Dating back its early origins in 1193 when the Ghurid dynasty established Delhi as their capital, Indo-Islamic Architecture or Indo-Saracenic architecture marks one of the most unique and important chapters in Indian architecture history. After the Turkish conquest of North India, in the 13th century, Muslims took in different features of the local culture into their own, and owing to that, the Indo-Islamic architecture flourished. The combination of different varieties of decorations in the surface, different styles of shapes, and a myriad of techniques in building structures paved way to many of the Indo-Islamic architecture that we see today.
Some of the other unique features of Indo-Islamic Architecture includes, a) the use of limestone plaster, dressed stone or chunam to case the walls, b) construction of extremely thick walls that was made from rubble masonry, and c) the usage of a wide variety of stones including quartzite, and sandstone to name a few. And in this article, we will look at some of the most distinctive and important examples of Indo-Islam architecture.
Alai Darwaza which is gateway at the southern side of the famous Quwwat-ul-Islam Mosque in Qutb complex situated in Delhi is a brilliant example of the Indo-Islam architecture. This was built by Ala-ud-din Khilji who was the second Khilji Sultan of the Delhi Sultanate in 1311. Although, the ruler planned to construct four gates, only Alai Darwaza was constructed as he passed away in 1316. Built with red sandstone and white marbles, this structure is the first of its kind in India to incorporate Islamic architecture principles both in its decoration as well as its construction. Aside from that, Alai Darwaza also has unique features of Khilji art and that includes intricate patterns and embellishments that are still visible. Also, Alai Darwaza is shaped like a square and has arched entrances. In 1993, Alai Darwaza was recognized as a world heritage site by UNESCO as well.
Built around the 1600s, the Makkah Masjid or the Mecca Masjid of Hyderabad is one of the most famous congregational mosques in the country. While the foundation for the mosque was laid during the Qutb Shahi dynasty with bricks or stones that are made from soil that was brought from Mecca, the construction of the mosque took around 50 years to complete. Also, the fact that the stones and bricks for the mosque was made from soil that was from Mecca gave the mosque its name. Similar to Charminar which is a yet another popular landmark and one of the most recognized structures in India, in Makkah Masjid, near its entrance, there are graves as well as tombs of the Nizams who ruled Hyderabad from 18th till the 20th Century.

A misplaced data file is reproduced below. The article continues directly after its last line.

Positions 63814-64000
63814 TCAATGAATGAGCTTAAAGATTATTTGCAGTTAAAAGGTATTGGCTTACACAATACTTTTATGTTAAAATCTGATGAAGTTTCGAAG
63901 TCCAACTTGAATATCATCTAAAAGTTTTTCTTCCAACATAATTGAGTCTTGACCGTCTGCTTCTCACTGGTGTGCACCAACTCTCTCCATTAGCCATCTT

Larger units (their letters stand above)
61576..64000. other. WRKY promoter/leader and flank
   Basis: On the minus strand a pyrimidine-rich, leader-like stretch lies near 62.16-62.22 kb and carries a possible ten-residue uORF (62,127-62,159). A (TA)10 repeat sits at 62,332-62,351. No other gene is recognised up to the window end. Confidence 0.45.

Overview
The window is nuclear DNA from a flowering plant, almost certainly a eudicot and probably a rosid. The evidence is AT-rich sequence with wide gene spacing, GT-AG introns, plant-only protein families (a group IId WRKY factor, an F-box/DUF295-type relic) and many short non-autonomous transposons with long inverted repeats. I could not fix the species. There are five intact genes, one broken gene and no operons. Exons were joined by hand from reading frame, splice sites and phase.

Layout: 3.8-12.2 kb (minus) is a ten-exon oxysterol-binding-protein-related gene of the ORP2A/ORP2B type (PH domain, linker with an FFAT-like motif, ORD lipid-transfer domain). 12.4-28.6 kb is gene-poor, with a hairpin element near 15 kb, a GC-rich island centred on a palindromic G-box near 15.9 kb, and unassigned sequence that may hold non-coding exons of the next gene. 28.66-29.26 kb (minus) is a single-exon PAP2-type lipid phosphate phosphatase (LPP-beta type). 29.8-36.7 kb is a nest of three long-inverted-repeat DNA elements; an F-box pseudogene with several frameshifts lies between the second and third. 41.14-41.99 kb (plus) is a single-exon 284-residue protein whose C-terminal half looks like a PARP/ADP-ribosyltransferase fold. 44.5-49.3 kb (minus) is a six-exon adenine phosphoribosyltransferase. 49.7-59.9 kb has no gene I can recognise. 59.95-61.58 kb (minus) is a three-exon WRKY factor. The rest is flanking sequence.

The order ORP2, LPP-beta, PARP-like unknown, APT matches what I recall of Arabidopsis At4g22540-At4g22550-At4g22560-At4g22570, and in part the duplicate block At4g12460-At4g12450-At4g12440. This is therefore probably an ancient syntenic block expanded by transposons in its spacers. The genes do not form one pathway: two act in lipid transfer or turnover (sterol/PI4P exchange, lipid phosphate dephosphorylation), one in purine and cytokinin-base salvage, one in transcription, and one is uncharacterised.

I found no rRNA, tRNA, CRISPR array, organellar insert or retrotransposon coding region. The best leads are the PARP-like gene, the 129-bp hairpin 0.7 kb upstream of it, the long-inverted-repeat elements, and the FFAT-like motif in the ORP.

The second-largest mosque in India, Jama Masjid Delhi or Masjid-i Jehan-Numa is a prime example of the Indo-Islamic architecture. This massive mosque has the capacity to fit 20,000 worshipers in its courtyard. This architectural wonder was built using red sandstone and white marble by the famous Mughal King Shah Jahan and it took 6,000 workers over six years to complete its construction. Also, before its dissolution, Masjid-i Jehan-Numa was the imperial mosque of the Mughal dynasty. Some of the other unique aspects of Masjid-i Jehan-Numa are: a) the fact that the mosque is located 30 steps higher than the surrounding street provides it a commanding view of its entire surroundings, and b) the three large domes that are fitted on the top is at 261 feet or 80 meters high and these domes are surrounded on either side by two massive minarets.
Situated in Kerala, yet another prominent structure that exemplifies the beauty of the Indo-Islamic architecture is Malik Deenar. Known to be around 1, 300 years old, this is also the oldest mosques in India and it is believed to be constructed by the famous Persian scholar and traveler Malik Deenar or Malik Ibn Dinar who was credited with the propagation of Islam in the Indian sub continent. The mosque got its name after him and it stands as a great reminder to the quality of Indo-Islamic architecture at its finest. Malik Deenar is also unique in its own way as it doesn’t have the domes that are common on most other mosques, rather it resembles a palace.
Asfi Mosque or the Bara Imambara of Lucknow is also the largest historical monument that showcases Indo-Islamic architecture. Built in 1784 by Asaf-ud-Daula, who was the Nawab of Awadh at that time, Asfi Mosque has traces of Mughal architecture in it as well and this mosque has a very unique central hall that is massive and is shaped as an arch. Despite being one of the largest one of its kind, the hall has no beams or grinders that support the ceiling. Yet another aspect that makes Asfi Mosque special is the fact that it offers a panoramic view of the city of Lucknow.
One of the most prominent structures in Indo-Islamic architecture, Taj Mahal which is one of the Seven Wonders of the World was built by the famous Mughal ruler Shah Jahan during the 17 the century. Built as a symbol of love in memory of his beloved wife, this iconic monument which is made up of while marble is decorated with calligraphic verses from Quran. Also, in 1983, UNESCO declared Taj Mahal as a World Heritage Site and describes this architectural masterpiece as the “jewel of Muslim art in India”.
These afore-mentioned structures not only remain as a testament that showcases the quality and ingenuity of the Indo-Islam architecture but it also acts as a gateway to the past reminding us of the people who worked behind it and sacrificed to build it. And the fact that these structures still stand tall in our ever-changing city landscapes exemplifies the timelessness of these architectural masterpieces.